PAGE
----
But perhaps this is not a problem. Despite the low take-up of specific funds, perhaps many employees have adequate exposure anyhow. After all, the recent surge in natural resources stocks now means they make-up more than 35 per cent of the FTSE100 – around 16 per cent of the blue-chip benchmark is now invested in mining and basic resources companies, a whisker ahead of beleaguered banks.

“The FTSE does provide access to potential increases in natural resource values, particularly via the oil companies and miners. However, these constituents would rarely make up any more than around 30 per cent of a generalist UK Equity pension fund. Specialist funds investing in this area have performed much better over the last five years, with the ABI Commodity/Energy sector rising some 254 per cent over this period compared to only 89 per cent for the UK All Companies sector,” says Lee Smythe, a director at Killik.

Smythe says that for those wishing to access this area directly via their GPP or other DC pension plan, this would generally need to be done via a specialist external fund link [if available] as most insurers do not have specific commodity funds in their own internal fund range. Friends Provident is adding a commodity fund to its core GPP fund in response to demand from investors, however.

“Of the funds most likely to be available as external fund links under group pensions, I like Blackrock Gold andamp; General for exposure to precious metals, but for a more diverse holding I like JPM Natural Resources as this also has exposure to energy, other base metals [such as copper] and some soft commodities [such as wheat] in addition to gold and other precious metals,” he adds.

But Andrew Merricks at Skerritt Consultants in Brighton [who is another that worries that the commodity bubble could burst] disagrees. He believes in the long term story on commodities, but in a GPP or DB pension scheme it should be left to exposure through such vehicles as FTSE or managed funds, as sentiment can turn pretty quickly he says.

“The demand for commodities is supposedly going to be fuelled by demand from China, India et al, but what if the global economic downturn slows demand, or more likely, something unforeseen comes along to change the picture? With the speculative money flooding into vehicles such as exchange traded funds [and mine is among it] what will happen if this money starts to flow out again? A GPP scheme could easily hold too much to be necessarily liquid enough to get out quickly, and should we be speaking in such trading terms for pension money anyway?”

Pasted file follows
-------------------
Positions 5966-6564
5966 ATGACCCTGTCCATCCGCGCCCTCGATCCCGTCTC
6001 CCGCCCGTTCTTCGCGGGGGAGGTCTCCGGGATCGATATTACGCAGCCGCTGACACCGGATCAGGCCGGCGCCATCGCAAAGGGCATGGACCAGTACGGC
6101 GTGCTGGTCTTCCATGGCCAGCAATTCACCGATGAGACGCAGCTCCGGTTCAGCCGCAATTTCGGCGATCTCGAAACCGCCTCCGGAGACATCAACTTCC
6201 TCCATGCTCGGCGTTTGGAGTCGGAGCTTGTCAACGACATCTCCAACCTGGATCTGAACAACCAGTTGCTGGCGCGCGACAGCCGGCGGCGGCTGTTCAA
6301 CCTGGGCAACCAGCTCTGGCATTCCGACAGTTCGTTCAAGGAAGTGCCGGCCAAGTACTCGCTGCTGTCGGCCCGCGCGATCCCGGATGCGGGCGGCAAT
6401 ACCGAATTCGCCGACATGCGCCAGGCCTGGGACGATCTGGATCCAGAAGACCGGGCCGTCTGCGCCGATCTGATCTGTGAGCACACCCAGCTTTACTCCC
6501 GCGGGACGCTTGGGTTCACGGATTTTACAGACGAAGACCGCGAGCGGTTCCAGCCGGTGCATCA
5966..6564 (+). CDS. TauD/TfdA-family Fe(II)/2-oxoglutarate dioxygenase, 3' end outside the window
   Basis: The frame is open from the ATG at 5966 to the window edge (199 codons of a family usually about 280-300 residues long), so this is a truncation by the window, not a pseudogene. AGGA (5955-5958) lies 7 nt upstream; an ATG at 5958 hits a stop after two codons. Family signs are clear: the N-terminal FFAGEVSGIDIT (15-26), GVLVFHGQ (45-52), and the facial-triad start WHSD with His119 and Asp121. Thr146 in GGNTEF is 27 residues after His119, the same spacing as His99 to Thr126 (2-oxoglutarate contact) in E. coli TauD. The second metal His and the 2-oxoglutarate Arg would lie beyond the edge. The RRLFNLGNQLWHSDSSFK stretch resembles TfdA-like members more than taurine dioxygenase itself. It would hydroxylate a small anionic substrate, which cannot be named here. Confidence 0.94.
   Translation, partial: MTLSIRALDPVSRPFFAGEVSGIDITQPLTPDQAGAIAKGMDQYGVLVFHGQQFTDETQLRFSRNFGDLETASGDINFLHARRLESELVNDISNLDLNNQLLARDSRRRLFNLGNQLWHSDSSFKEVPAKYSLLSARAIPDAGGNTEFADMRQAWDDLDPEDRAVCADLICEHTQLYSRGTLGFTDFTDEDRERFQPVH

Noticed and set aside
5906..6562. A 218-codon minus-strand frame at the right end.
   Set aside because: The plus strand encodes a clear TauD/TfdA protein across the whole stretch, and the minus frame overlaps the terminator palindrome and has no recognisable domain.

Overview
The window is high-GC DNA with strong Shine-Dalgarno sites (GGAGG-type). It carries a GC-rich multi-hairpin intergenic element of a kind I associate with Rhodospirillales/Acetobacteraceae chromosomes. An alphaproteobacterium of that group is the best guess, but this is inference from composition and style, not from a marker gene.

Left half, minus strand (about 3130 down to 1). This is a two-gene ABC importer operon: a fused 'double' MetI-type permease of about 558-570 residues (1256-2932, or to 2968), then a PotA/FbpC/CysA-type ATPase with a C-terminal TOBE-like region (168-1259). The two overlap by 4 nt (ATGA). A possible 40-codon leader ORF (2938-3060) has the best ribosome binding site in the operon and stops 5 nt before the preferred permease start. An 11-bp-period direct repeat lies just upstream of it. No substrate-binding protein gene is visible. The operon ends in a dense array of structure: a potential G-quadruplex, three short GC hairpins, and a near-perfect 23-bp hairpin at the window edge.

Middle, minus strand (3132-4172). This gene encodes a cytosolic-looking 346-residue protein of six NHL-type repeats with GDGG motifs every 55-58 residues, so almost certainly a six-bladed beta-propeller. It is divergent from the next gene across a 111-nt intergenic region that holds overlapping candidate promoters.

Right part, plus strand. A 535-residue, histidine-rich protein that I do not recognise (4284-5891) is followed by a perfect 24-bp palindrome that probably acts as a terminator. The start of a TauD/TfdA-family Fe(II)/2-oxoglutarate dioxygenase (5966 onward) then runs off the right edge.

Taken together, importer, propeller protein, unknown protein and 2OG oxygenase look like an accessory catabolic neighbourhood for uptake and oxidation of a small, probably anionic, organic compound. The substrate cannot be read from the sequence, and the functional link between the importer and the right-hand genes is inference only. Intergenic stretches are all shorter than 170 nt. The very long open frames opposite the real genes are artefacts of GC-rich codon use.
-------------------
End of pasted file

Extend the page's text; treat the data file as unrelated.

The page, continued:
Merricks also argues that if the commodity bandwagon continues to roll, stocks such as Rio Tinto and Anglo American will rise up the FTSE ladder, benefiting passive equity investors. However, for those seeking more active exposure, the BlackRock World Mining Trust, the Ruffer Baker Steel Gold Fund, the Eclectica Agriculture Fund and the Investec Global Energy Fund will all hit the mark in their respective commodity sectors. “Mandamp;G Global Basics may play them all with a wider remit,” he adds.

Mark Dampier at Hargreaves Lansdown shares a similar view with Merricks and wonders whether people will be doubling up their exposure without realising. “The FTSE100 gives you about 16 per cent not counting oil which doubles it. It is quite possible to argue that investors might be in danger of repeating the same mistake as in dotcom time. Also exposure to Asia and emerging markets is also very linked to the commodity story so you need to be careful. I believe it’s a long story too but this hardly rules out some very sharp falls on the way.”

It is probably too soon for employers or employees to play the commodity game on their own. Sipp investors are getting in on the act, with many using structured products to get exposure to the asset class. “They do not have to worry about volatility and so are using plans offered by the likes of Meteor and Dawnay Quantum,” says Jason Walker at AWD Chase de Vere.

But you wonder whether employees are missing a trick. It is not surprising that Henderson reckons it is madness not to have any exposure at all to natural resources. “Having 30 per cent may be a bit much but certainly portfolios should have at least 15 per cent,” he adds.

Indeed, it is worth noting comments made in the Barclays Equity Gilt Study 2008 in which it analysed the natural resources phenomenon. They suggest it is a no-brainer. “From an investment perspective the outlook is reasonably clear, favouring a lasting secular rally in real natural resource prices. The current global slowdown will probably soften prices at some stage. However, unless one chooses to believe that the developing economies are willing to arrest their rising prosperity at prevailing levels, the long run trajectory for raw material and energy prices is firmly upward.”